Photos/Words. Angus MacKenzie
May 2019…a few months back, we of the Albertan prairie dwellers were hit by one of the biggest f**king spring snow storms in years. Whitewalkers huddled under scraggly poplar trees, Tauntaun’s frozen to flagpoles, Yeti’s holding other Yetis, Scottish farmers holding sheep uncomfortably close and me in one 2019 Ford F-150 King Ranch some 20 km east of Calgary near the town of Indus.
But thanks be to the baby Jezuz I’d found myself in the midst of near whiteout conditions in Ford’s awfully big, awfully smancy, awfully tractiony F-150 King Ranch. With its big V8 and valerian tires we managed to make it across tepid roads of white as the wind whipped up White Walker tears from somewhere north of the wall. I shit you not, visibility was 40 ft at best. We lost maybe 1000 of our best Dothraki riders in an unbelievably bad tactical move against the White Walkers on Range Road 283.
Featuring an Electronic 10-speed Transmission with Tow/Haul, Snow/Wet,
EcoSelect and Sport Mode, the longish truck proved solid, stable and planted on snow covered gravel back roads. The 5.0 litre Ti-VCT V8 may have helped the argument with 400 ft.lb of torque @4500 rpm and 395 hp at 3750 rpm.
With the transmission set to manual and Jon Snow mode, the Supercab lengthened truckster kept its composure against hefty crosswinds and changing road conditions. I’ve often made fun of city folk for driving such excessive things in the city, but out in the country where one can easily become ditch-bound for hours, the need for something of 4×4 substance remains a necessity.
Categorized as a “light-duty full-size pickup” the F-150 features a lightweight, aluminum-alloy cab and bed. Measuring out at 4.158 metres long the F-150 supercabbed isn’t what you’d call short. That length can be problematic if the backend gets out on you, especially on loose sloshy roads. But between the Colecovision traction algorithms (AdvanceTrac with Roll Stability Control), expert offroad piloting and grabby 275/65R 18 OWL all-terrain tires the journey from WesterIndus to the trail of Deerfoot was a successful one.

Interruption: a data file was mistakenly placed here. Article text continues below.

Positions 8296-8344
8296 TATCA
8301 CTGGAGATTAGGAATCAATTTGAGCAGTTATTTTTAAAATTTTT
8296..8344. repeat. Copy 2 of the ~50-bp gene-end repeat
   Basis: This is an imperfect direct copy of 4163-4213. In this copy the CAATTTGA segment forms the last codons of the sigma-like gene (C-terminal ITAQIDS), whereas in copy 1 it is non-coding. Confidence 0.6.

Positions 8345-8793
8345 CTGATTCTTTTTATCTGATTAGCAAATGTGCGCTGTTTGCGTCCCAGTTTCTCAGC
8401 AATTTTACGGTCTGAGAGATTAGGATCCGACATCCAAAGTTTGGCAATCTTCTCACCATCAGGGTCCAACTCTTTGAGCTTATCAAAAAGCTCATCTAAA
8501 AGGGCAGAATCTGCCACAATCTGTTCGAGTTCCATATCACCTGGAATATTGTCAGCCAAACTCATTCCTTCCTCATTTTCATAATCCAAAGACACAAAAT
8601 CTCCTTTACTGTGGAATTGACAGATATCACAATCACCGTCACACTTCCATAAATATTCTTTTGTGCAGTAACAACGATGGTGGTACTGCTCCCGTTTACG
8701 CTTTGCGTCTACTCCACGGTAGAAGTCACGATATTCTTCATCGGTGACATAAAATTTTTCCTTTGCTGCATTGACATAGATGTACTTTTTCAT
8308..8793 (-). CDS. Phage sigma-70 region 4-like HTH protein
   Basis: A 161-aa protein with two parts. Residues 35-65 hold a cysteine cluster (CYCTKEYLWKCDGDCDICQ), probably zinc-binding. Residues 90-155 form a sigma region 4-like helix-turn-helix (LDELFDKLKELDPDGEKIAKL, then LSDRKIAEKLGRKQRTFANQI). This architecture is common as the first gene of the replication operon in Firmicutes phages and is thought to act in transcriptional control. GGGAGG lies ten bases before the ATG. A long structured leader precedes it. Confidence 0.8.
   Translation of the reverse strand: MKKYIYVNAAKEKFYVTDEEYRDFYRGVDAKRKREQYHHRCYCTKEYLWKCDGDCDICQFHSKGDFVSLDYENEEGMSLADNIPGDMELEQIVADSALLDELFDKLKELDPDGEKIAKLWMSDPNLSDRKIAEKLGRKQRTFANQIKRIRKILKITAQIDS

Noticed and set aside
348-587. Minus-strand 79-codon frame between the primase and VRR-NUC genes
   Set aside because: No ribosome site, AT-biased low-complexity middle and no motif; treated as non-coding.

Me wee one, aka The Wubs, at first was very much hesitant to join me in the spacious, worm-leather-lined Terry Crewcab section of the truck. Standing at only 2.5 ft and weighing in at a hefty 25 lb, anything bigger than a red wagon is imposing for the littlest MacKenzie. But thanks to Ford’s designers, leather-inlaid Ogopogos in the seats and storage areas were enough to convince that which is the Wubs to at least sit and talk about the idea of ice cream.
After 30 minutes of explaining the difference between the gas and brake pedal, what the big round wheel thing did, how the 10-speed transmission works, what did the big shifter knob do, why was there a bug on the moonroof, what was the bugs name, the bugs name was Kevin, why was there a bolt rolling about in the bed, how many french fries can we eat, are we getting ice cream, where’s momma, where’s the other white car, are we going to Babba’s house, why, can we bring CarCarBaby and Mr. Squisshles, etc.
I had to explain the ride was a bit rougher than the previous vehicle because of stiffer stronger shocks, weight mgmt requirements and it being more of a utilitarian device than the SUV. She replied with the alphabet, a rousing version of Wiggles on the Bus and an interesting theory on quantitative easing as a short term economic solution.
The 2019 Ford F-150 King Ranch starts at a reasonable $55,000 CAD. In our tester trim, slightly more. Although we’re now into July with monsoon like conditions and grasshopper hordes to contend with, the King R still makes a strong case as a quality truckster choice of prairie proportions.
Source: Ford Canada